Dinner is at the hotel dining room. The salad was huge; a nice assortment of chilled vegetables as well as some couscous atop a bed of local greens vinaigrette.

As well as a main plate of cheeseburger and green beans, which disappeared before the photographer noticed, I’m afraid.

Hotel: Ibis Hotel, 23 Rue Ada Byron, Archamps France. This business hotel is near the Chemin, and as it is Bastille Day here in France, I did not want to leave the lodging to chance. Clean, spacious, all the mod cons and free wifi. Available through Booking.com.

Packed and Ready 2017

It’s been a challenging two years. My plan to walk last year was scotched by a back injury sustained while carrying a rowing shell, and since then my physical therapist and I have become very well acquainted. But now I am all mended, and I have been training for several months. So I’m ready to get my foot in the road again!

What’s different in the pack this year? This is the first time I’m hiking in summer; usually I’ve been walking in May or September. So I have left behind the Ferrino Trekker raincoat with gaiters, taking instead a lightweight Helium II jacket from Outdoor Research. Rather than the sleeping bag, I’m taking only the silk sleeping bag liner. Also no long underwear, or insulated jacket. And the good news is that the dry load (no food or water) weight is only 13.5 lbs (6.1 kg)! I’m liking this a lot!

The remaining gap for me is between Geneva, where I stopped in 2015, and Le Puy en Velay where I began in 2010. (Blogs for the earlier sections are listed at the right.) However, at more than four weeks of walking, that is too long for me to be away from home these days. So I will do the first half, ending near Lyon. There are actually two routes available: one going directly from Geneva to Lyon, and the other passing south of Lyon on a more direct line to Le Puy, which is the one I will take. You can see maps and an elevation profile here: http://www.gr-infos.com/en/gr65a.htm.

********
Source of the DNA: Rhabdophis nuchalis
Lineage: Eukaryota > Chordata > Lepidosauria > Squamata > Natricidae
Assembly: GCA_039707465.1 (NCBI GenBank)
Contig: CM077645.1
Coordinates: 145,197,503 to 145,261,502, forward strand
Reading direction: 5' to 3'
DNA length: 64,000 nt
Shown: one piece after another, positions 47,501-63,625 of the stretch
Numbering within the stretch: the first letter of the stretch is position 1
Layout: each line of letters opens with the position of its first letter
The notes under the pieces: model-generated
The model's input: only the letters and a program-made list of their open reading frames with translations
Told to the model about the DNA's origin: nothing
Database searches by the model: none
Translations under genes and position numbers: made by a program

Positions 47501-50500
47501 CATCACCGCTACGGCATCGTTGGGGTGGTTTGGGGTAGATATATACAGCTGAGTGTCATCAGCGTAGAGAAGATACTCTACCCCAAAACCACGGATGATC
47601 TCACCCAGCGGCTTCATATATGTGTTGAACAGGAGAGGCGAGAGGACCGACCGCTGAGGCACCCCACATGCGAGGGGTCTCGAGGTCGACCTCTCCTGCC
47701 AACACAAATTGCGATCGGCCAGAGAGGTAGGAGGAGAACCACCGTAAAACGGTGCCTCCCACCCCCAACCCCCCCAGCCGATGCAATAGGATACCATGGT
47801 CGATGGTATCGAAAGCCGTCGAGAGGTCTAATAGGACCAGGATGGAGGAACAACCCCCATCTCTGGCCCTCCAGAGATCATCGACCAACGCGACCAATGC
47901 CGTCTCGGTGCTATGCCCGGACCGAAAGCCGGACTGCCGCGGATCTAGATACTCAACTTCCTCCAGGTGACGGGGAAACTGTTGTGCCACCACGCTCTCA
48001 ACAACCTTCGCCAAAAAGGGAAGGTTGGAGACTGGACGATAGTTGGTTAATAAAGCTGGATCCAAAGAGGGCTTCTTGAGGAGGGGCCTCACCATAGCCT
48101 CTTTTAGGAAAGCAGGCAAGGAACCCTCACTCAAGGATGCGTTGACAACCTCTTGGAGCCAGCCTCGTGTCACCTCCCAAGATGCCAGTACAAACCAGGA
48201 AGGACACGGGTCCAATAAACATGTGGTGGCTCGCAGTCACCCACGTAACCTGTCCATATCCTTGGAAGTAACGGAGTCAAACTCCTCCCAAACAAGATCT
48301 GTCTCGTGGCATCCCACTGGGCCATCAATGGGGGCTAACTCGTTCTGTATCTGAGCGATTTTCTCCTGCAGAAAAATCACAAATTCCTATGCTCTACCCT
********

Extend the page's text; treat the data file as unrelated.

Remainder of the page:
The main guide for this route is published by the Amis-St Jacques (Friends of Saint James) Association (http://chemins.amis-st-jacques.org/?page_id=6) in bilingual French and German, and includes lodging information. The same association publishes guides for the related routes: to Lyon, connecting to Arles, and connecting from Vezelay.  FFR, the French hiking association, has a topo-guide available in French:  https://boutique.ffrandonnee.fr/topoguides?gr=216 .

Since this is a far more lightly-traveled route than the section from Le Puy onwards, there is not a lot of lodging infrastructure. Many nights I will be staying in private homes – the homes of Amis members. The contact phones are listed in the Amis guide. I have been working on my French ability (thanks to the Michel Thomas and Duolingo apps), but we will see if it is up to the task.

After so many years of walking, why do I still do this? Walking pilgrimage routes is many things: an amazing adventure, a spiritual retreat, and – in the week an old friend passed at far too young an age – a celebration of the sweetness of life.

Iona: Reflections

There  is something, subtle yet undeniable, about this place. It is often described as a ‘thin place’, where the boundary between Earth and Heaven is less concrete. But it is certainly a place where there is no boundary at all between Creation and the Sacred. Ican clearly sense that here, and I hope to carry it with me as I travel onward.